9482 Letnic M. & Crowther M. S. (2013) Patterns in the abundance of kangaroo populations in arid Australia are consistent with the Exploitation Ecosystems Hypothesis. Oikos 122, 761-9. Central Australia Manipulative experiment
9483 Letnic M., Crowther M. S. & Koch F. (2009) Does a top-predator provide an endangered rodent with refuge from an invasive mesopredator? Anim. Conserv. 12, 302-12. Strzelecki Desert Manipulative experiment
9484 Letnic M. & Dworjanyn S. A. (2011) Does a top predator reduce the predatory impact of an invasive mesopredator on an endangered rodent? Ecography 34, 827-35. Strzelecki Desert Manipulative experiment
9485 Letnic M., Greenville A., Denny E., Dickman C. R., Tischler M., Gordon C. & Koch F. (2011) Does a top predator suppress the abundance of an invasive mesopredator at a continental scale? Global Ecology and Biogeography 20, 343-53. Qld, WA and Pre-existing contrasts
9486 Letnic M. & Koch F. (2010) Are dingoes a trophic regulator in arid Australia? A comparison of mammal communities on either side of the dingo fence. Austral Ecology 35, 167-75. Strzelecki Desert Manipulative experiment
9487 Letnic M., Koch F., Gordon C., Crowther M. S. & Dickman C. R. (2009) Keystone effects of an alien top-predator stem extinctions of native mammals. Proceedings of the Royal Society B: Biological Sciences 276, 3249-56. Strzelecki Desert Manipulative experiment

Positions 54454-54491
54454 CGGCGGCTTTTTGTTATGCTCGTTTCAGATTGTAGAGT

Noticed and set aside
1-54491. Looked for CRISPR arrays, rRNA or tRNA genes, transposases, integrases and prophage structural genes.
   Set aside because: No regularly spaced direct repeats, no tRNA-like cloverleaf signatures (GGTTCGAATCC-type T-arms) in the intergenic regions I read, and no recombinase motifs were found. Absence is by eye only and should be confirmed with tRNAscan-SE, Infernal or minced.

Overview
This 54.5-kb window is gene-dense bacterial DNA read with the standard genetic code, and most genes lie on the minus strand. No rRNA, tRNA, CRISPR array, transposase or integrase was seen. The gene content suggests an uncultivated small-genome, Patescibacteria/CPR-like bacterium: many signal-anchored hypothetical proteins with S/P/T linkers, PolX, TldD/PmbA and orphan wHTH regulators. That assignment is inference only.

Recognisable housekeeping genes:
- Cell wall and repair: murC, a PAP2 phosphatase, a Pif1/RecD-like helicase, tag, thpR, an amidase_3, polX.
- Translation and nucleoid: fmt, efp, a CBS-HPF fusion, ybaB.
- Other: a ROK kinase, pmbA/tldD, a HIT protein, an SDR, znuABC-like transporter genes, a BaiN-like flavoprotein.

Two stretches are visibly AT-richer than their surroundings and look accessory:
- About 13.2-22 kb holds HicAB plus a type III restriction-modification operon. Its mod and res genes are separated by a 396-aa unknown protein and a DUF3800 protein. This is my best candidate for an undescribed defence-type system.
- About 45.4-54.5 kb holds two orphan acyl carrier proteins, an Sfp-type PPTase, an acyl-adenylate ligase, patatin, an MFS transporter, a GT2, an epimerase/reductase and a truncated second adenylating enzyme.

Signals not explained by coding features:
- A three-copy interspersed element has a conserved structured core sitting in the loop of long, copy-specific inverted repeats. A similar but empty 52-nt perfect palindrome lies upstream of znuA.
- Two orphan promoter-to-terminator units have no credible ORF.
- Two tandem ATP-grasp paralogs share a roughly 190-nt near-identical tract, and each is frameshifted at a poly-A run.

9488 Letnic M., Ritchie E. G. & Dickman C. R. (2012) Top predators as biodiversity regulators: the dingo Canis lupus dingo as a case study. Biological Reviews 87, 390-413. Australia wide review paper
9489 Moseby K. E., Neilly H., Read J. L. & Crisp H. A. (2012) Interactions between a top order predator and exotic mesopredators in the Australian rangelands. International Journal of Ecology 2012. Roxby Downs, SA Manipulative experiment
9490 Ritchie E. G., Elmhagen B., Glen A. S., Letnic M., Ludwig G. & McDonald R. A. (2012) Ecosystem restoration with teeth: what role for predators? Trends in Ecology & Evolution 27, 265-71. Global review, with emphasis on dingoes review paper
9491 Ritchie E. G. & Johnson C. N. (2009) Predator interactions, mesopredator release and biodiversity conservation. Ecology Letters 12, 982-98. Global review, with emphasis on dingoes review paper